How does Squarespace make money?

Steven Loeb · May 28, 2021 · Short URL: https://vator.tv/n/526a
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The majority of the company's revenue comes from selling monthly and annual subscriptions

When it was founded back in 2004, Squarespace was built on the idea of providing a simple and easy way for businesses to build their websites. Of course, the internet has changed quite a bit in the last 17 years, and now the company does much more than that, allowing businesses to grow their brands, and manage their businesses, across the entire internet.

Squarespace's platform offers websites, domains, e-commerce, and tools for managing a social media presence, marketing tools and scheduling capabilities. Its tools and features  include template designs, custom domains, social integrations, SEO management, analytics, hosting, Dropbox integration, podcast support, pricing tools, and the ability to add a store to their site.

“We believe design is not a luxury. Our beautifully-designed, award-winning templates enable our customers to look professional from the start, while also providing deep levels of customization so that no two websites look alike. This empowers our customers to stand out and express their story and brand in a beautiful, engaging and consistent way across digital channels, including websites, social media and Email Campaigns, among others," the company wrote in its S-1 filing with the SEC.

Squarespace makes the majority of its revenue subscriptions from monthly and annual subscriptions, which accounted for $585.7 million, or 94.3% of the $621 million in total revenue the company saw in 2020.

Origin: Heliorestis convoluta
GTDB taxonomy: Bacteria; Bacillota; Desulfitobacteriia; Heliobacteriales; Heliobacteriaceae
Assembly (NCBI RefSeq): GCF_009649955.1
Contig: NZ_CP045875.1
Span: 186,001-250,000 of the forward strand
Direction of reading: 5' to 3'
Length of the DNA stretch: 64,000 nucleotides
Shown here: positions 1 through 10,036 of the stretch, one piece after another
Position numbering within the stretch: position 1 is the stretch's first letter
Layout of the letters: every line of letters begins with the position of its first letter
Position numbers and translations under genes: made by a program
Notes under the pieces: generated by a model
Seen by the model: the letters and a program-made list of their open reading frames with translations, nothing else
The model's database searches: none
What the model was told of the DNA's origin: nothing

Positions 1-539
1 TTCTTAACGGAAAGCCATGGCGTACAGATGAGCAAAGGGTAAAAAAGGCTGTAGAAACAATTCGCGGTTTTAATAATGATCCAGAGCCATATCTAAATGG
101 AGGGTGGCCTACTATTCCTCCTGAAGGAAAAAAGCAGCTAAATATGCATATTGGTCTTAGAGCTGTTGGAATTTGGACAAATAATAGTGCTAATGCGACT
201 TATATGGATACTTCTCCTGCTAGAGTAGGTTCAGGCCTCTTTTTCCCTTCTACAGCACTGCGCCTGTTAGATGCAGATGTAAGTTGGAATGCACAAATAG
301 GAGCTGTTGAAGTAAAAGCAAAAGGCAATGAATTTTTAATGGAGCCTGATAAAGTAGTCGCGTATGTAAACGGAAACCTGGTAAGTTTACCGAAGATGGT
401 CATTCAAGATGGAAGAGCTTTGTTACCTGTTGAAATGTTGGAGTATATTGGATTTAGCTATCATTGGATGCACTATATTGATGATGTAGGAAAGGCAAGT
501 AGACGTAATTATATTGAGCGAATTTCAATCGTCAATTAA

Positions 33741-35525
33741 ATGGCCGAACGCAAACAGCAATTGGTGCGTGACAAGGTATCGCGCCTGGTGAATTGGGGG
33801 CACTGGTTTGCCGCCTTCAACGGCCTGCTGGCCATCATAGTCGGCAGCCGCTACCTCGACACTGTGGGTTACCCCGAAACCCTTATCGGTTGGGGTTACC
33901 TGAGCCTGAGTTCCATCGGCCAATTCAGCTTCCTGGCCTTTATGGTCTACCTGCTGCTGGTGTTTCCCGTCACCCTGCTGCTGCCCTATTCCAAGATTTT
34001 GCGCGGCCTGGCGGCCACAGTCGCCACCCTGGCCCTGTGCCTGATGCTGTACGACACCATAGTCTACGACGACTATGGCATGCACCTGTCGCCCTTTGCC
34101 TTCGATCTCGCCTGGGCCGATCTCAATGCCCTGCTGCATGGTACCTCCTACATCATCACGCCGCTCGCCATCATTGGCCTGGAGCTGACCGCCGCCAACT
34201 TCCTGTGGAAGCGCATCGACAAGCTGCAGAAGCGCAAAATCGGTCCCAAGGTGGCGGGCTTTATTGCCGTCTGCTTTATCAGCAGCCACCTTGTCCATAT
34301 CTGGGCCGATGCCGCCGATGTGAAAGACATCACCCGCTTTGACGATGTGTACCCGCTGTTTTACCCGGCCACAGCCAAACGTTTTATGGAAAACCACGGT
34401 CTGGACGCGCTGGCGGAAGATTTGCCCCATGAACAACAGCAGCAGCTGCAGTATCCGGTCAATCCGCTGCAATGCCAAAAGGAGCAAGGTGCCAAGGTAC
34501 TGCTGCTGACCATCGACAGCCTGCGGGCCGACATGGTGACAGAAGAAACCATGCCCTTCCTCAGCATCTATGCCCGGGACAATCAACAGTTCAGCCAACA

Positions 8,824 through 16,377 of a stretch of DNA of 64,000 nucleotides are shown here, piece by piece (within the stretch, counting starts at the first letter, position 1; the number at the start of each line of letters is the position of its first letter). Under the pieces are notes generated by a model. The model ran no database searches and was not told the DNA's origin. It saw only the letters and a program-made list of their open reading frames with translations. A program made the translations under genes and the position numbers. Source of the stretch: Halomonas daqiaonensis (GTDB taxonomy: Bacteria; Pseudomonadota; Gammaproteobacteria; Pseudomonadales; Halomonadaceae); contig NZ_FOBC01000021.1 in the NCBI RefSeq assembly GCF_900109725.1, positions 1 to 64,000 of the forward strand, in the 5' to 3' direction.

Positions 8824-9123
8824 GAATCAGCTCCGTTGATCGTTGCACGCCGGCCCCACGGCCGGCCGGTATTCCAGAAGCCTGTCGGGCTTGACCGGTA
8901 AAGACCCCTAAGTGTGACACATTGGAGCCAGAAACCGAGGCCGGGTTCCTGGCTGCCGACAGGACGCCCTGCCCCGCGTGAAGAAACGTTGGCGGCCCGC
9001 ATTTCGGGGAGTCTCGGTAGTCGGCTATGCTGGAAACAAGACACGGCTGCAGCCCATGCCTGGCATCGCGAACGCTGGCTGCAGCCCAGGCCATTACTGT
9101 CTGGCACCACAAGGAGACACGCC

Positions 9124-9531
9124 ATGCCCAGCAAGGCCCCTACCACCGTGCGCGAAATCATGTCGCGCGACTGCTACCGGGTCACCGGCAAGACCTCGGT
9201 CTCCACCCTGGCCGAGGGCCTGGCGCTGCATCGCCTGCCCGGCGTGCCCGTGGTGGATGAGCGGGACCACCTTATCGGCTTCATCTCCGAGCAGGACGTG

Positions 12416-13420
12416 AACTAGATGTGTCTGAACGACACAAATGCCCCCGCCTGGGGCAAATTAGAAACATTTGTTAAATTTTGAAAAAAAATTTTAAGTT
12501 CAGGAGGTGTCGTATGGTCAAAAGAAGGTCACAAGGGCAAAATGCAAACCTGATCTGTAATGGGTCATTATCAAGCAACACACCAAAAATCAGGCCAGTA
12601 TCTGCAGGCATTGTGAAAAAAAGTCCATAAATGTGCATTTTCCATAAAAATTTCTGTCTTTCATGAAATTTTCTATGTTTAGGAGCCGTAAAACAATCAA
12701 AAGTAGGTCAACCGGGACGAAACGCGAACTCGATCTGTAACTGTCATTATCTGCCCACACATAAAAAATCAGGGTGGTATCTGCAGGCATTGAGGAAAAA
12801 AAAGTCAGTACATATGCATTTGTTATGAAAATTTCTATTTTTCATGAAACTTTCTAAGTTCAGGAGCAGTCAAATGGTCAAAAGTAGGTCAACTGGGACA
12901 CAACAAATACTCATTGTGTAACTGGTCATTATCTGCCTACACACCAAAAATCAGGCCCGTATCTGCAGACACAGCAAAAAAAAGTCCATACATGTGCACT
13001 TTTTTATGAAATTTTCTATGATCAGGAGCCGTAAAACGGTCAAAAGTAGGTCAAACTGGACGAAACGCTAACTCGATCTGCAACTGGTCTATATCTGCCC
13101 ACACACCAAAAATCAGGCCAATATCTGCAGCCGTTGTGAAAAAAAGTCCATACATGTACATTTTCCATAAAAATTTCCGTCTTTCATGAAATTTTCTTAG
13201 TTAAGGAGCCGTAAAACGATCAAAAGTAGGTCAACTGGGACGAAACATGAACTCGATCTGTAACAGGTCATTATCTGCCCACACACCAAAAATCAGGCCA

Subscription revenue is broken down into two categories: presence and commerce.

Presence revenue consists of subscriptions to the company’s plans that offer core platform functionalities. Presence revenue also includes subscriptions to third-party software solutions, subscriptions to social media stories, and domain managed services.

"Our intuitive design tools make it possible to quickly and easily create a professional-quality, mobile and desktop friendly website, acquire a domain and have a differentiated social media presence. Since our founding, we have aggressively invested in our design and creative teams in an effort to create innovative, forward-thinking website designs that ensure our customers’ websites are seen as among the most sophisticated on the web," the company wrote.

Presence revenue totaled $477.8 million in 2020, or 76.9% of all revenue.

Commerce revenue are subscriptions that offer all the features of presence plans, plus additional marketing and commerce transaction tools, as well subscriptions to the company’s scheduling services.

"Through our comprehensive commerce solutions, we provide our customers everything they need to sell physical products, subscriptions, content or services online. Our commerce functionality is fully integrated with our presence products, eliminating the need for third-party tools," it says in the company's S-1.

This revenue stream totaled $111 million, or 17.9% of all revenue.

The company also makes a small amount of money from non-subscription revenue as well, which is made up mostly of commerce transaction fees received through revenue sharing arrangements with payment processors that handle Squarespace's customers’ commerce transactions. It also includes revenue from third-party services that provide additional functionality to Squarespace customers.

Non-subscription revenue totaled $32 million in 2020, or 5.1% of all revenue.

Squarespace went public on May 19 through a direct listing, opening at $48 a share, and closing at $43.70 a share, down 9 percent. As of the end of trading on Thursday, the company was at $54.93 a share, up 14.4% from its opening price.

Prior to going public, Squarespace had raised $578.5 million in funding from investors that included General Atlantic, Index Ventures, and Accel. 

(Image source: sec.gov)

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